Quick background: my friend Aaron, worried about his mom’s bookstore in Portland with the troubled economy and projected all-time-low retail holiday spending season, posted on his blog that he would offer a burrito to anyone who spent $50 at her store. He set the date – Jan 16 – for a “burrito party,” as he’d be returning home to Portland for a visit that weekend, and he put the wheels in motion on his blog, encouraging people to “shop local” during the holidays. He linked to the blog post on Twitter and his Facebook profile – where the story seemed to quickly grow legs.

Within a day, he says he had about 400 more views than normal at the blog. In a few more days, he saw local news blogs pick up the story, calling it “heartwarming.” Then the local broadcast news station picked up the story, interviewing his mother in her store on the Portland evening news. The Portland Mercury (like SF Bay Guardian or SF Weekly – event listings) wrote an article and just last week, The Oregonian reported on the story, following the burrito collection party.

Image courtesy The Oregonian

Aaron, friends and owner of Cha Cha Cha in Portland, OR. Image courtesy The Oregonian

 Some lessons (in my mind) to be learned from this:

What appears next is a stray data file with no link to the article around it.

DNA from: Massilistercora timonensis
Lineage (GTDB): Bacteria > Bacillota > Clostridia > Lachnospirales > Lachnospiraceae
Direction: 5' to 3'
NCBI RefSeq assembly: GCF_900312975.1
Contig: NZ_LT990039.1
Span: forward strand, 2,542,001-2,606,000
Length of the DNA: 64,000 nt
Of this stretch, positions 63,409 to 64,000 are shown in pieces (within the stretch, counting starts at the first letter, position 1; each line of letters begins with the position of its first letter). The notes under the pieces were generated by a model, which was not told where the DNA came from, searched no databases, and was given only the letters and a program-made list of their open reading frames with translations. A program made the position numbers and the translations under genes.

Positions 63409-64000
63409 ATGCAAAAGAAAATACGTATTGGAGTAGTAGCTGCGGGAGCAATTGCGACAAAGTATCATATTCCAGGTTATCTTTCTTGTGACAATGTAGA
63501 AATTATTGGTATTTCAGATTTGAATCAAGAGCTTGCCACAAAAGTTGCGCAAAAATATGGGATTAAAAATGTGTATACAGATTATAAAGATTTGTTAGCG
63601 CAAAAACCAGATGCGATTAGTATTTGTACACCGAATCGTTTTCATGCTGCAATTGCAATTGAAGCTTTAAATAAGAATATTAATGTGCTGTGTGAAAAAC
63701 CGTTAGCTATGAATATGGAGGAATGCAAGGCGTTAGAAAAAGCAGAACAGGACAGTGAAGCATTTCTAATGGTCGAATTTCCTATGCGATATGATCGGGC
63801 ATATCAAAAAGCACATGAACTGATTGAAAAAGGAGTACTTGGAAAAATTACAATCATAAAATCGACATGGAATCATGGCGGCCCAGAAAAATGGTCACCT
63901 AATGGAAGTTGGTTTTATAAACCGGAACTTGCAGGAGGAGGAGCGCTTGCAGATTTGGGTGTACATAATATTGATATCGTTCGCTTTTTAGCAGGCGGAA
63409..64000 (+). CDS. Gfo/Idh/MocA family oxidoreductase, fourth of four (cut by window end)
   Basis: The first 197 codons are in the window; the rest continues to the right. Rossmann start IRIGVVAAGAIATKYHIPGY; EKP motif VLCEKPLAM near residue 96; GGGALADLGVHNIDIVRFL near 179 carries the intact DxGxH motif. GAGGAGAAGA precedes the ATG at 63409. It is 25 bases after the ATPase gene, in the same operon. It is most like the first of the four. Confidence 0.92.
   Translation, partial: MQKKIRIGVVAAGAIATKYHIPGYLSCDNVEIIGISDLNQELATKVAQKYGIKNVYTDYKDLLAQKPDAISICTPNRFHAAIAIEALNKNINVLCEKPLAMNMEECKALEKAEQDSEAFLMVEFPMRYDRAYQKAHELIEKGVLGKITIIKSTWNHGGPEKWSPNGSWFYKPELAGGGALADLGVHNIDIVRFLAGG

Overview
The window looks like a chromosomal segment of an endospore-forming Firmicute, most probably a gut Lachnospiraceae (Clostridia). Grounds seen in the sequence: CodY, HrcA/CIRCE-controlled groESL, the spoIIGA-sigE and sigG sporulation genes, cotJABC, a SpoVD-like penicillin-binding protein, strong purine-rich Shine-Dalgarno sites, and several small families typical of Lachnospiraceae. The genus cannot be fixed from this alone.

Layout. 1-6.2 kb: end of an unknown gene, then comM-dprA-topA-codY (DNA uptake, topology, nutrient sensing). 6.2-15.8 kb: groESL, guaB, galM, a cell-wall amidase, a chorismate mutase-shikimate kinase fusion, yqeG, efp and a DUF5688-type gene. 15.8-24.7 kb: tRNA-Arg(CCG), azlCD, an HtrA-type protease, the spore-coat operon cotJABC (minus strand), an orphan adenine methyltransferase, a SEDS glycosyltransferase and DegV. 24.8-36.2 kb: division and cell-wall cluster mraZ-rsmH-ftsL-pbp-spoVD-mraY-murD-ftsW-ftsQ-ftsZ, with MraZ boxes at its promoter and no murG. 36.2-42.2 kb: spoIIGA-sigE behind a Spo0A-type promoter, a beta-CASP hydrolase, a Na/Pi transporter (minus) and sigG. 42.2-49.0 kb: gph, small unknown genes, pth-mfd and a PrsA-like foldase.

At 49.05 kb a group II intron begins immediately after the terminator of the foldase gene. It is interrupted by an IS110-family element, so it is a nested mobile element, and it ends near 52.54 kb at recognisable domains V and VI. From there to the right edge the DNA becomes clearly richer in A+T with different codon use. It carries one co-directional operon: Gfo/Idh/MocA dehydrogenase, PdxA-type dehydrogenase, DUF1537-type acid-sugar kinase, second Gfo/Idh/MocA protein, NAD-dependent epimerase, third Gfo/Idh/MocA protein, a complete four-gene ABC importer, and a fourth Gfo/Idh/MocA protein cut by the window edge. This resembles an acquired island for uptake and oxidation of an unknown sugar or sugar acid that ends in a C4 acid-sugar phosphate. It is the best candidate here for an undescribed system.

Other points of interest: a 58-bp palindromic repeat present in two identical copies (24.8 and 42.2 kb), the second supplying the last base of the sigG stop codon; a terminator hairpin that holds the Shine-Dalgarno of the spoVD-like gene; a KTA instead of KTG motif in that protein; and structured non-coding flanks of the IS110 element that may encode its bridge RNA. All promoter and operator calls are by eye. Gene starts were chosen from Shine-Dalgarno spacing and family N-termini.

1. Twitter is a rapid-fire way to engage response and action
  2. Journalists do read Twitter and blogs – even personal ones, it would seem – for news sources
  3. A personal/local story makes personal/local news

Oh – and smart PR pays off: Aaron was offered a job in the marketing department at Birkenstock, where he previously worked on customer support/analytics, by the CEO after he caught wind of the “campaign.” The exec also asked my friend for advice on social networking (I assume he’s caught wind of the Zappos guy’s success).

Not bad traction for a quick, pleading blog posting, eh? :)


Aaron’s other new media success since moving to SF:

Meets Guy Kawasaki randomly at airport AFTER having worked with him to create, per a suggestion Aaron sent Guy on Twitter; Guy then mails him signed copy of his book.

Classic right place, right time – but also adding the right idea!